FOR IMMEDIATE RELEASE
ACS News Service Weekly PressPac: May 08, 2006
Mark Your Calendars
Note to Journalists and Other Viewers
The American Chemical Society (ACS) News Service Weekly PressPac (PressPac) offers information on reports selected from 35 major peer-reviewed journals and Chemical & Engineering News.
This information is intended for your personal use in news gathering and reporting and should not be distributed to others. Anyone using advance ACS News Service Weekly PressPac information for stocks or securities dealing may be guilty of insider trading under the federal Securities Exchange Act of 1934.
Please cite the individual journal, or the American Chemical Society, as the source of this information.
News Items in this Edition
People in the United States consume dramatically smaller amounts of a class of healthful plant nutrients than previously believed, researchers report in a study scheduled for the May 31 issue of the Journal of Agricultural and Food Chemistry. The nutrients, anthocyanins (ACNs), are pigments responsible for the blue, purple and red colors of blueberries, plums, cherries and other fruits.
Previous estimates suggested that the average person consumed up to 185-215 milligrams (mg) of anthocyanins per day. Although cited extensively, those figures were complied in the 1970s when analytical techniques were not as advanced and dietary patterns were different from those of today. The latest findings, done by U.S. Department of Agriculture researchers, indicate the average person consumes just 12.5 mg of ACNs per day.
Ronald L. Prior and a group of colleagues with the USDA’s Agricultural Research Service in Arkansas screened more than 100 common foods to get accurate information on ACN content. The foods included fruits, vegetables, nuts, spices, snack items and juices. The researchers used that data and current food consumption figures from the 2001-002 National Health and Nutrition Examination Survey in developing the new estimate.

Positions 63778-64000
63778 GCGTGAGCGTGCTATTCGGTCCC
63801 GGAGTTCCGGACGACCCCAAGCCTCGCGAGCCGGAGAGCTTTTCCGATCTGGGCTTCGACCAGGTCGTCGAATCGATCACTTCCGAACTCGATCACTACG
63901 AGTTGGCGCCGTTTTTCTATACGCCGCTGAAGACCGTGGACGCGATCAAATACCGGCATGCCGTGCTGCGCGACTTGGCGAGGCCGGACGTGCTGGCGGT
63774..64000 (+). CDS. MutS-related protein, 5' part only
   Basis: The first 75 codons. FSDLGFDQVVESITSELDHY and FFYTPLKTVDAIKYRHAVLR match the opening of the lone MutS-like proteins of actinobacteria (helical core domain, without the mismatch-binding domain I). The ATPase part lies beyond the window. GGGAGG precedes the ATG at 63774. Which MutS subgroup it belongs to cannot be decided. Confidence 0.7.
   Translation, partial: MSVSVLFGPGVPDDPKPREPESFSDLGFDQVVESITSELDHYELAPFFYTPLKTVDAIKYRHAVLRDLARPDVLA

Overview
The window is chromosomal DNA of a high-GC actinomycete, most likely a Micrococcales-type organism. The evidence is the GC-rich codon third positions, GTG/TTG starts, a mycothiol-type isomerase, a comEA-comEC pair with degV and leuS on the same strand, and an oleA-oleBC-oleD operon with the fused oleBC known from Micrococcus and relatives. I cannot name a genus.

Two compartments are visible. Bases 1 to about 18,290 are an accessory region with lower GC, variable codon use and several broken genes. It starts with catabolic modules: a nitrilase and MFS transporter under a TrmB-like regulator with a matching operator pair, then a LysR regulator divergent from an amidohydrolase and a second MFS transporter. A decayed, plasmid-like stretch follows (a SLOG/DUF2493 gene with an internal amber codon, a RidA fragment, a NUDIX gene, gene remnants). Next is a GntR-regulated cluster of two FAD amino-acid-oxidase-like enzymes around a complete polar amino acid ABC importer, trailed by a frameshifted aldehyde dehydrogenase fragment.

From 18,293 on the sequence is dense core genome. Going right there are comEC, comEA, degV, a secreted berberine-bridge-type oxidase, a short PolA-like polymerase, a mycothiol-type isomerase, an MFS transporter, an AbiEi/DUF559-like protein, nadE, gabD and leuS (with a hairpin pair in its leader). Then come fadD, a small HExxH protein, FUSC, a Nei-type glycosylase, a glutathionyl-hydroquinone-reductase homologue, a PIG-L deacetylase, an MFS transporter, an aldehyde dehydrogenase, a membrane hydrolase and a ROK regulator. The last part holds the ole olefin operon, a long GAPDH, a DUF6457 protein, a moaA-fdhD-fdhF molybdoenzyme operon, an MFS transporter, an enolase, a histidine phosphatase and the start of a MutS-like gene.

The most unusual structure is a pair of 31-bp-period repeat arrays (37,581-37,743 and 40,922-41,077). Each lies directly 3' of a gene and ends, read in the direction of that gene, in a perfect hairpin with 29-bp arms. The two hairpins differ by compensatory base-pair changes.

Every Crime Scene Investigation (CSI) fan knows that toxicology is the science of poisons. Real sophisticates may even know one of toxicology’s bedrock axioms: “It’s the dose that makes the poison.” Any substance — even water — can be a poison in high enough amounts.
Toxicology traditionally focuses mainly on potential poisons outside the body, such as environmental and workplace pollutants, drugs, personal care products, contaminants in food and natural substances in plants. In identifying those threats, toxicologists have saved countless lives.
A commentary scheduled for the May 15 issue of the ACS journal, Chemical Research in Toxicology, calls for a redefinition of the science and an updating of toxicology’s mission in modern biomedical research. “The focus on substances outside the human body casts toxicology as an auxiliary discipline to the mainstream of biomedical research,” said the author, Daniel C. Liebler, of Vanderbilt University School of Medicine.
Liebler suggests two toxicological tweaks. One involves expanding the scope of toxicology to explore the actions of toxic substances produced inside the body. In its other new role, toxicology would focus on how these inside-the-body poisons cause diseases not necessarily associated with chemical exposures. “The most important consequence of this redefinition is to bring the strengths of toxicology squarely to bear on some of the most important problems in human disease,” Liebler added.
Wastewater from toilets could do more than go just down the drain. It could become a new renewable source of electricity. Bacteria like those in wastewater naturally produce electrons as they decompose organic material; and electricity is nothing more than flowing electrons. There already are microbial fuel cells (MFCs), which produce minute amounts of electric current by exploiting electron-producing chemical reactions inside bacteria.